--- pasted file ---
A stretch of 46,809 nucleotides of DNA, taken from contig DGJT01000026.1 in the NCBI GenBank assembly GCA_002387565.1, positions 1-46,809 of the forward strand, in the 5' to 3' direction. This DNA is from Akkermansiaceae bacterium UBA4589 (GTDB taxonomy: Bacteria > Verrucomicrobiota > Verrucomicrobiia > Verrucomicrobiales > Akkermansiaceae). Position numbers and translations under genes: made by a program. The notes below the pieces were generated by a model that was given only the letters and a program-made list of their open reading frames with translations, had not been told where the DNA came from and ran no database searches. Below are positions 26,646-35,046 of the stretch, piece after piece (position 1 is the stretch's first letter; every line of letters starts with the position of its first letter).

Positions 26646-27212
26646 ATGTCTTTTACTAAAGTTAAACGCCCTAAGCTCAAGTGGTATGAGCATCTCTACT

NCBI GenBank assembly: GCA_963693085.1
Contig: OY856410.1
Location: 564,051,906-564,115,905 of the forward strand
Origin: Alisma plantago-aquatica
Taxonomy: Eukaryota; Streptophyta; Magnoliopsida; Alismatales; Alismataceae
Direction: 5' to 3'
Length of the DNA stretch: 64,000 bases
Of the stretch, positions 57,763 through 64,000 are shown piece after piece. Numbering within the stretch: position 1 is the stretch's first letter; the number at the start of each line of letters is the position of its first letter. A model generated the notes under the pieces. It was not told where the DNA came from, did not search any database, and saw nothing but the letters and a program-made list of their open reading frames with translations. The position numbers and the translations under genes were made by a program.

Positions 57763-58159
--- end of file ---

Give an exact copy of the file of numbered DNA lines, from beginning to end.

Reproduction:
A stretch of 46,809 nucleotides of DNA, taken from contig DGJT01000026.1 in the NCBI GenBank assembly GCA_002387565.1, positions 1-46,809 of the forward strand, in the 5' to 3' direction. This DNA is from Akkermansiaceae bacterium UBA4589 (GTDB taxonomy: Bacteria > Verrucomicrobiota > Verrucomicrobiia > Verrucomicrobiales > Akkermansiaceae). Position numbers and translations under genes: made by a program. The notes below the pieces were generated by a model that was given only the letters and a program-made list of their open reading frames with translations, had not been told where the DNA came from and ran no database searches. Below are positions 26,646-35,046 of the stretch, piece after piece (position 1 is the stretch's first letter; every line of letters starts with the position of its first letter).

Positions 26646-27212
26646 ATGTCTTTTACTAAAGTTAAACGCCCTAAGCTCAAGTGGTATGAGCATCTCTACT

NCBI GenBank assembly: GCA_963693085.1
Contig: OY856410.1
Location: 564,051,906-564,115,905 of the forward strand
Origin: Alisma plantago-aquatica
Taxonomy: Eukaryota; Streptophyta; Magnoliopsida; Alismatales; Alismataceae
Direction: 5' to 3'
Length of the DNA stretch: 64,000 bases
Of the stretch, positions 57,763 through 64,000 are shown piece after piece. Numbering within the stretch: position 1 is the stretch's first letter; the number at the start of each line of letters is the position of its first letter. A model generated the notes under the pieces. It was not told where the DNA came from, did not search any database, and saw nothing but the letters and a program-made list of their open reading frames with translations. The position numbers and the translations under genes were made by a program.

Positions 57763-58159